Reality Rocks - Archive

Top 3 Night: Idols Go Big Or Go Home

Lyndsey Parker
Reality Rocks

Hello, and welcome to the most anti-climactic top-three week in American Idol's seven-season history. I say that because, let's face it, Syesha Mercado probably has less chance of making it to next week's finale than previous third-placers like Jasmine Trias and Nikki McKibbin.

Sure, Sy is talented--much more so than Jasmine or Nikki--but this season has been steadily marching towards an inevitable David-vs.-David showdown ever since former frontrunners like Michael Johns and Carly Smithson got out of the Davids' way. If Syesha manages to triumph over either Cook or Archuleta this week, it'll be such a massive upset it'll make Chris Daughtry's elimination seem less shocking than the night that Colton Berry and Garrett Haley went home.

Speaking of going home, tonight was the "hometown" epsiode, during which the final three were supposed to receive heroes' welcomes in their respective hometowns. But this season's homecomings were surprisingly un-homey. I mean, where were the tickertape parades, the keys to the city, the high school pep squads, the proudly sobbing moms, the cardboard-and-glitterglue signs? Sheesh, even Katharine McPhee got a warmer welcome from her jaded L.A. peers when she returned "home" to Sherman Oaks in season 5.

Anyway, tonight the three finalists all got to sing three songs: one chosen by the judges, one they chose themselves, and one chosen by AmIdol producers. So first squeaky-clean Archie headed home to squeaky-clean Salt Lake City, where the mayor informed him he would be singing Billy Joel's "And So It Goes," a personal pick by Paula Abdul. Apparently Paula didn't remember when that song led to the downfall of another Mormon Idol, Carmen Rasmussen, back in season 2. (Carmen was in the bottom two the week she struggled through this Billy ballad, and she went home the following week.) Well, David sang it better than Carmen did--although I do recall Carmen kept her eyes open throughout her performance, unlike Archie, who squints so much when he sings that he almost looks like a prepubescent Andrea Bocelli.

I'm sorry, but when it comes to David Archuleta, I Just. Don't. Get. It. He's simply notmy cup of Celestial Seasonings. Me and (apparently) most of the rest of America will just have to agree to disagree on this matter. It's too late to turn me into an Archuleta supporter at this point.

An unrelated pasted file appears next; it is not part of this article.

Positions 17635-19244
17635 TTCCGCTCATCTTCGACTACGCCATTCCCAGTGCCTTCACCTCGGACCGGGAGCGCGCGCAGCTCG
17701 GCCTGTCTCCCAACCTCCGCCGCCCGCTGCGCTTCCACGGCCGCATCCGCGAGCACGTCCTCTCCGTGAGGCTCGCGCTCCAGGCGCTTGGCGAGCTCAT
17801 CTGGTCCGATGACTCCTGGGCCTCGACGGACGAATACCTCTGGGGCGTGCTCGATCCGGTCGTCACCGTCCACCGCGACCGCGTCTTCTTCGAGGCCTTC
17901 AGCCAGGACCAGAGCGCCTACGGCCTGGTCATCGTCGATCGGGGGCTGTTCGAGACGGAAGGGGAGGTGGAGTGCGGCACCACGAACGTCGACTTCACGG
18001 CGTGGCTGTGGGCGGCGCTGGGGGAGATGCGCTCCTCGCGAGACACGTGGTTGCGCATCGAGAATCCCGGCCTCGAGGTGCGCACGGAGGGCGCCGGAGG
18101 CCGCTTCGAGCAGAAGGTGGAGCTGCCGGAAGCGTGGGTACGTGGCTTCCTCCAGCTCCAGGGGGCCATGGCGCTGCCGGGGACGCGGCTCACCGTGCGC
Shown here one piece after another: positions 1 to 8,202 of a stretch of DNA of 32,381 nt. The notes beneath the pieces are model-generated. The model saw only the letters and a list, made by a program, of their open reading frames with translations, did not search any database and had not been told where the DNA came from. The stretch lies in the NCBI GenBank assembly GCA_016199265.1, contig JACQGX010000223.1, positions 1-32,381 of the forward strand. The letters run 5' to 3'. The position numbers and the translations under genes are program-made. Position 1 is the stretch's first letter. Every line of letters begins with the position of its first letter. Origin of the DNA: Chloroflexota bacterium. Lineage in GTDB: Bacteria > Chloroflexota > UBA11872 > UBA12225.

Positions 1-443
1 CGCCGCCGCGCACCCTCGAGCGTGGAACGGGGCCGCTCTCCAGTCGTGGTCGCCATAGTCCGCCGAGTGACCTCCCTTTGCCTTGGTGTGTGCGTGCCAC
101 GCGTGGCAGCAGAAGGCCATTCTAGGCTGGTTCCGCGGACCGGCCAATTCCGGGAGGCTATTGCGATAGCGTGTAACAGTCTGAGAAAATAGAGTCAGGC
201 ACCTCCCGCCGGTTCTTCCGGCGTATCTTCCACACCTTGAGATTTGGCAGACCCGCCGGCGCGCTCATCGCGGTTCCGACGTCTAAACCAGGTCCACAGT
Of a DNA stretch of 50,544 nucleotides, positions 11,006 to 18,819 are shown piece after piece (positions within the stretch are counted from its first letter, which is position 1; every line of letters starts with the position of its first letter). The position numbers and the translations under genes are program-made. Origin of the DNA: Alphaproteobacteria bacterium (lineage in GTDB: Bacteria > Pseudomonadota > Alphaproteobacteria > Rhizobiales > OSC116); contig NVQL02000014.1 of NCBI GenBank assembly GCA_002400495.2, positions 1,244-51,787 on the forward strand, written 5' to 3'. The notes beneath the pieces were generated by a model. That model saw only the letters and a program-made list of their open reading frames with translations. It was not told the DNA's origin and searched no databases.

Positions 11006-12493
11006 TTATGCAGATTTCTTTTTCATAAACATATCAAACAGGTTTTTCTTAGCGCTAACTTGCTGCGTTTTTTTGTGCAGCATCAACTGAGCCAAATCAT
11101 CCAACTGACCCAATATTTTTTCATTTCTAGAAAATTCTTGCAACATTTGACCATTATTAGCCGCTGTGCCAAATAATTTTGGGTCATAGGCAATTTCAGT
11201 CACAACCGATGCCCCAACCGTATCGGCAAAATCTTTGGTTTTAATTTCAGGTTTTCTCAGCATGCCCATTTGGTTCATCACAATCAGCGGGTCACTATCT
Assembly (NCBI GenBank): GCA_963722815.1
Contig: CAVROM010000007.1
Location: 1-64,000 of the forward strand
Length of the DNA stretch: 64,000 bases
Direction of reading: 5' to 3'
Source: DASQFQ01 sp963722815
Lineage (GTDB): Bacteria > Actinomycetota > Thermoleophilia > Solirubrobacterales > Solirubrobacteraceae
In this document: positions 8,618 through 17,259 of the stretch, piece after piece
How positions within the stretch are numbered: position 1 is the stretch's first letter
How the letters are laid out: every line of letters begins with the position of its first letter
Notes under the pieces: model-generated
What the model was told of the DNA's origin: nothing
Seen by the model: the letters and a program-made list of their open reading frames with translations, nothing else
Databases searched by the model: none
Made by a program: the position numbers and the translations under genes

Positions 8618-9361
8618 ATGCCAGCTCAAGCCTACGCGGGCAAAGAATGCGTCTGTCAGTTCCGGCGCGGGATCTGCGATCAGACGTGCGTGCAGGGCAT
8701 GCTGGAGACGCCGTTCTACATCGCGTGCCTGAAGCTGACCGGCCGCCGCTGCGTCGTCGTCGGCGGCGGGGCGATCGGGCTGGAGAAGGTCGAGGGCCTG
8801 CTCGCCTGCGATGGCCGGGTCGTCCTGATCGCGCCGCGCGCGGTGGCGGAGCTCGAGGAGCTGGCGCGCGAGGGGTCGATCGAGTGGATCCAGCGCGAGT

Syesha was next, cruising in a limo through her hometown of Tampa, Florida, where she received a Mission: Impossible-style text from Randy Jackson instructing her to cover Alicia Keys' "If I Ain't Got You" tonight. That's a tough song to tackle, but she seemed inexplicably delighted with this choice, and Randy claimed to have faith in Sy. Either that, or he wanted to ensure her elimination by giving her a REAL mission impossible, a song she'd be likely to screw up. Well, she didn't screw it up, but she didn't exactly rock it, either. She sang it well enough, give or take a few sharp notes, and she looked fabulous while singing it in the type of floor-length, jewel-encrusted gown that Jennifer Hudson should have worn to the Oscars (instead of that bizarre Martian bolero jacket thingy)...but Sy's rendition still had an old-fashioned, beauty-pageanty vibe to it, as have many of her past performances. I simply was not wowed. Neither were the judges.

David Cook appeared third, and he was informed on morning television that Idol's meanest judge, Simon Cowell, had meanly selected the decidedly non-rockin' Roberta Flack ballad "First Time Ever I Saw Your Face" for the show's resident rocker. Ouch. David might've been able to rock out on Lionel Richie's "Hello" and Michael Jackson's "Billie Jean," but this tune was going be a REAL challenge. I suppose that was Simon's whole point, but I was nervous for Cook. David looked pretty nervous himself, sweating next to Ryan Seacrest onstage as he prepared for his do-or-die, make-or-break performance. Well, it was...um, not good. Not horrific (that would be the adjective I'd use to describe Archuleta's second song--more on that white-hot mess later), but it was obvious Cook was really straining. His usually gruff, resonant voice was suddenly thin and unsure, and he'd lost a whole lot of his guitar-pick-flicking swagger.